★ Ce texte vous est présenté dans sa version originale ★ 
 ★ This text is presented to you in its original version ★ 
 ★ Este texto se presenta en su versión original ★ 
 ★ Dieser Text wird in seiner Originalfassung präsentiert ★ 

Have you ever realised you can use a PCW to read as well as write? That's the idea behind Information Education Ltd's list of 24 Viewbooks now available for the PCW.

These are computerised text books mainly for GCSE social science subjects, but the company are widening their range of subjects with discs for Primary School and CSE English. The idea with Viewbooks is to make traditional text book information more accessible by using all the technology of the PCW to find your way through swathes of text. You buy a book on a disc with on average 20,000 words split up into manageable pages.

Think of ft as a large database already packed full of information. You get a menu of chapters with details of the subjects covered and each chapter is similarly split into sections. If you can't find the precise part of the text you want there is an Index (subjects in alphabetical order) or a List (subjects in page number order). Find the section you want and go straight to it with the Turn to Page' option.

Should you still not have found exactly what you want there is a search facility to look for a specific word. Say you are using the Marx: An Introduction disc and have decided to home in on Kail's brothers Groucho and Harpo; you can search the text for occurrences of the name.

Each page usually has three references, either to another part of the text or to the extensive bibliography. To follow these up just press the right number and you're there. Should you want to go back to follow up another line of enquiry a Retrace key press takes you back a page at a time until you find the right place.

Once you've found the information you can then use it in a number of ways. You can take short notes to be printed out later. This is necessarily a very limited facility, using only the three lines of space at the bottom of the page so that you can copy details direct from the text.

More interesting is the ability to print out any number of pages or transfer a file with chosen pages to M-drive so that you can work on the text in a word-processor - in other words instant essays.

One slightly annoying feature is that bigger books are spread over two sides of the disc, so flipping back and forward can cause a constant successions of disc changes. But apart from that the main problem seems to be that you can't read it on the train.




AUTHOR(S): ???

★ INFO: Titles in the viewbook series include: 'Science in Society', 'Ethnic minorities', 'Punishing Poverty', 'Defence anf the Economy', 'Men's work, Women's work', 'Israel, Palestine and the USA', 'Health, Medicine and Society', Disappearing Forests', 'Atmospheric Pollution', 'The Factory Acts', 'Causes of World Poverty', Drugs', Television Communication', Keynes: An Introduction', The Hidden Economy', ‘Youth Unemployment and Work', 'Cinema in View', Women's History', Race and Ethnic Relations', 19th Century Living', 'Marx: An Introduction' and Understanding Work'.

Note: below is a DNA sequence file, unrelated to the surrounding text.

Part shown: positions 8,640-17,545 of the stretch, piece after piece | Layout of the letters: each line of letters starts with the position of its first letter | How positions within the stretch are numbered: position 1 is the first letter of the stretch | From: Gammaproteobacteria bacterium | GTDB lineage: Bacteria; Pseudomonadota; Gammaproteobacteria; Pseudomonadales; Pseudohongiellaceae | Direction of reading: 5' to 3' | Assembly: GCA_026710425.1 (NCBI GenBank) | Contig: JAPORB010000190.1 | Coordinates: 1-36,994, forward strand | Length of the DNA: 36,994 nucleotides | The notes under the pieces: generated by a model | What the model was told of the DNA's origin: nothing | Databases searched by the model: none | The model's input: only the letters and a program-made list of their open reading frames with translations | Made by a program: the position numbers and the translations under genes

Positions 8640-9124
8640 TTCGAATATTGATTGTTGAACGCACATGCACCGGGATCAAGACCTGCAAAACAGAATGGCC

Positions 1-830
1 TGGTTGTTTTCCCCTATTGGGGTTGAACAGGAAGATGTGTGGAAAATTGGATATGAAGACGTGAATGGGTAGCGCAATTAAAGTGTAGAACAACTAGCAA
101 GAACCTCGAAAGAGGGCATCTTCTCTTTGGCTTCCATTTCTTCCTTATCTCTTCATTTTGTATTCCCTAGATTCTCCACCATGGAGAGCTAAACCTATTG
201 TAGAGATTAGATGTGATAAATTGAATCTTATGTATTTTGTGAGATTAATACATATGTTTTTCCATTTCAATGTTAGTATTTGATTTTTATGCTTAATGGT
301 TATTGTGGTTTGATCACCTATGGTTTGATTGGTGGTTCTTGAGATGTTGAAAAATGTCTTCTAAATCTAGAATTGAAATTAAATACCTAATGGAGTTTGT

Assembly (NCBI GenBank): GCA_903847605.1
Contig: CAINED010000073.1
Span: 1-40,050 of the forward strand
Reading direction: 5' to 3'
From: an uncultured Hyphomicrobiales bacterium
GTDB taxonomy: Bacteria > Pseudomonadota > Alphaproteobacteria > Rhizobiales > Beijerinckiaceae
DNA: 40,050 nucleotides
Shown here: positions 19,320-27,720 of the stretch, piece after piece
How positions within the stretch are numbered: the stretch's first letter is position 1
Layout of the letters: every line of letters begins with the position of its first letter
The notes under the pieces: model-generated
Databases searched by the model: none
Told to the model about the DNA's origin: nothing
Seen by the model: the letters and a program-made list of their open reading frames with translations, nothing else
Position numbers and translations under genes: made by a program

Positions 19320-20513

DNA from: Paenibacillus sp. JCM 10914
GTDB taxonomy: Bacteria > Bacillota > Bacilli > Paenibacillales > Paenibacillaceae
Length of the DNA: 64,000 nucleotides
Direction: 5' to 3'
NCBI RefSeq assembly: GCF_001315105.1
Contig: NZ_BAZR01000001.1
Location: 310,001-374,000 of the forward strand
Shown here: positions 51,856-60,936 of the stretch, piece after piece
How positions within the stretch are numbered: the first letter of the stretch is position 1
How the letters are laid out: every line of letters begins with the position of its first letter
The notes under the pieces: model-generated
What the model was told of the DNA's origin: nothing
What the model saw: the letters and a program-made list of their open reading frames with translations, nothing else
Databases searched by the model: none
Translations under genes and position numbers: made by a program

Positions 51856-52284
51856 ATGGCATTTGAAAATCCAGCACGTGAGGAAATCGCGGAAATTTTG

★ PRICE: £15

★ YEAR: 1987


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L'alinéa 8 de l'article L122-5 du Code de la propriété intellectuelle explique que « Lorsque l'œuvre a été divulguée, l'auteur ne peut interdire la reproduction d'une œuvre et sa représentation effectuées à des fins de conservation ou destinées à préserver les conditions de sa consultation à des fins de recherche ou détudes privées par des particuliers, dans les locaux de l'établissement et sur des terminaux dédiés par des bibliothèques accessibles au public, par des musées ou par des services d'archives, sous réserve que ceux-ci ne recherchent aucun avantage économique ou commercial ». Pas de problème donc pour nous!

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L'Amstrad CPC est une machine 8 bits à base d'un Z80 à 4MHz. Le premier de la gamme fut le CPC 464 en 1984, équipé d'un lecteur de cassettes intégré il se plaçait en concurrent  du Commodore C64 beaucoup plus compliqué à utiliser et plus cher. Ce fut un réel succès et sorti cette même années le CPC 664 équipé d'un lecteur de disquettes trois pouces intégré. Sa vie fut de courte durée puisqu'en 1985 il fut remplacé par le CPC 6128 qui était plus compact, plus soigné et surtout qui avait 128Ko de RAM au lieu de 64Ko.